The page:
Parents of a Northwest ISD kindergarten student challenged the district’s special education evaluation. A special education hearing officer concluded that the evaluation complied with the Individuals with Disabilities Education Act (IDEA). On appeal in federal court, the trial court affirmed, and the parents appealed to the Fifth Circuit Court of Appeals.
The evidence showed that, prior to enrollment in the district, the parents provided a private psychological evaluation that diagnosed Autism Spectrum Disorder, General Anxiety Disorder, and separation anxiety. At the parents’ request, the district conducted a full and individual initial evaluation (FIE).
Following the evaluation, the district held a meeting with an evaluation team, which concluded that the student did not qualify for special education services. Several months later, a second evaluation team met and determined that the student was ineligible for services. The district, instead, found that he was eligible for Section 504 services for anxiety.
The Fifth Circuit Court of Appeals found no error in the district’s evaluation determinations. The parents alleged that the district was on notice that the child suffered from an emotional disturbance and that the evaluation provided was insufficient in detecting that. The appeals court disagreed, observing that emotional disturbance conditions must be adversely affecting the child’s educational performance to a marked degree. The evidence, however, did not show that his anxiety rose to that level.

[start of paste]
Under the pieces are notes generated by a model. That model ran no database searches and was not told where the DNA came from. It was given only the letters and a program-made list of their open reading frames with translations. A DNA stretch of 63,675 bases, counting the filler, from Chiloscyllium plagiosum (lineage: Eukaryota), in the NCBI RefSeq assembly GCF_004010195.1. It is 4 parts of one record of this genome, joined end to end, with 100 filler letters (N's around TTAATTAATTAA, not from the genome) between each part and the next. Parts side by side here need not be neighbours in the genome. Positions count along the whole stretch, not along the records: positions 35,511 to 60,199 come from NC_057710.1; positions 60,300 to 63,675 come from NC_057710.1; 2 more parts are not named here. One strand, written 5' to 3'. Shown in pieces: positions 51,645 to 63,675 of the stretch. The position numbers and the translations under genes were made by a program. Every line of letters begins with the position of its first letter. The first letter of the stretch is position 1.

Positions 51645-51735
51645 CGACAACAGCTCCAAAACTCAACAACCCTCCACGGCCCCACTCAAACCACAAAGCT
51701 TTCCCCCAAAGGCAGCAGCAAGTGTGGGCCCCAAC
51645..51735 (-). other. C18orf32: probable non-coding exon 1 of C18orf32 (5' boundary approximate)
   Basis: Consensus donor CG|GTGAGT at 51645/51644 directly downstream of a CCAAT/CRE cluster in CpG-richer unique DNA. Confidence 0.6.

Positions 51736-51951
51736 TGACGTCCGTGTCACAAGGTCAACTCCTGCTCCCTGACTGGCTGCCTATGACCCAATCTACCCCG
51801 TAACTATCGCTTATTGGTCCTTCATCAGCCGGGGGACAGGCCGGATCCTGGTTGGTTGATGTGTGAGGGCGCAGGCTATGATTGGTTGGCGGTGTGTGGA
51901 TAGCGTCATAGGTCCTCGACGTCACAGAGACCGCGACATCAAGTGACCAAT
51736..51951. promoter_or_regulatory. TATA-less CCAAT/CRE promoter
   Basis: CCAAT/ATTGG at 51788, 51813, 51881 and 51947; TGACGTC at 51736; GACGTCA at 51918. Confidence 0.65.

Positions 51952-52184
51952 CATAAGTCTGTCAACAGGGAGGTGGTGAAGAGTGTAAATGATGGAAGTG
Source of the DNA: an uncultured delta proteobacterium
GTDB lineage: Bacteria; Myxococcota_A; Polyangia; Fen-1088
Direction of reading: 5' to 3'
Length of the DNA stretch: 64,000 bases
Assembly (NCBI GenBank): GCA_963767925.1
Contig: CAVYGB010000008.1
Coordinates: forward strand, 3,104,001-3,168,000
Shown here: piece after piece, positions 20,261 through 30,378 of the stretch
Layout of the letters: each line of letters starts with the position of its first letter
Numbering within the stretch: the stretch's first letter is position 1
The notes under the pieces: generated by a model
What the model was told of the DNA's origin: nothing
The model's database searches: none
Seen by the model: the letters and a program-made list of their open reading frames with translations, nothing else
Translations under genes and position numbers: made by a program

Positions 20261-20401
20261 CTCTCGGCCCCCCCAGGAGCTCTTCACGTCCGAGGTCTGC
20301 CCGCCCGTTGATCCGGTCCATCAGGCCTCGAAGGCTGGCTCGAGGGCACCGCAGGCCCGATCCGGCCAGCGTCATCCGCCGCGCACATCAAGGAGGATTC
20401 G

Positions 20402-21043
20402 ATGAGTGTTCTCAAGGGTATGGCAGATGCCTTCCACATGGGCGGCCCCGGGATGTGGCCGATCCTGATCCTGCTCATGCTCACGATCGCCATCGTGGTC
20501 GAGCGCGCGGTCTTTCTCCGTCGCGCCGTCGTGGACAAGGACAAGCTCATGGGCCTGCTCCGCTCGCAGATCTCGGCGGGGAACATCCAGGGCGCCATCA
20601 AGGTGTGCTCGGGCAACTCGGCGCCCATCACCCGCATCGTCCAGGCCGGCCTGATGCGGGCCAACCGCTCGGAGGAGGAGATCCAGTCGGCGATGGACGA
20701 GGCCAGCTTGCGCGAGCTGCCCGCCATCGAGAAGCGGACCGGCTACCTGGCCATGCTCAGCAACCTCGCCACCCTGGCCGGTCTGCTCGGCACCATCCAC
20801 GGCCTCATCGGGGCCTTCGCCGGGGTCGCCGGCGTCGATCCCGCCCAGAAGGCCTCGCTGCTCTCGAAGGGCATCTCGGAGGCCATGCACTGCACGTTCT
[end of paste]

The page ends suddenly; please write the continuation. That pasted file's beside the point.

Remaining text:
The court of appeals also rejected the parents’ criticism of the evaluation tools chosen by the district, stating: “Plaintiffs’ preference for one testing tool over another does not show the FIE was noncompliant.” The court also rejected the parents’ assertion that evaluators failed to follow testing procedures.
Finally, the appeals court held that the district was not required to show both that its FIE was appropriate and that the parents’ private evaluation was inadequate. Instead, the district needed to show one or the other to prevail. The court of appeals ruled in favor of the district on each issue raised on appeal. The case is Heather H. v. Northwest ISD, Dkt. No. 21-40316 (5th Cir. June 2, 20220).
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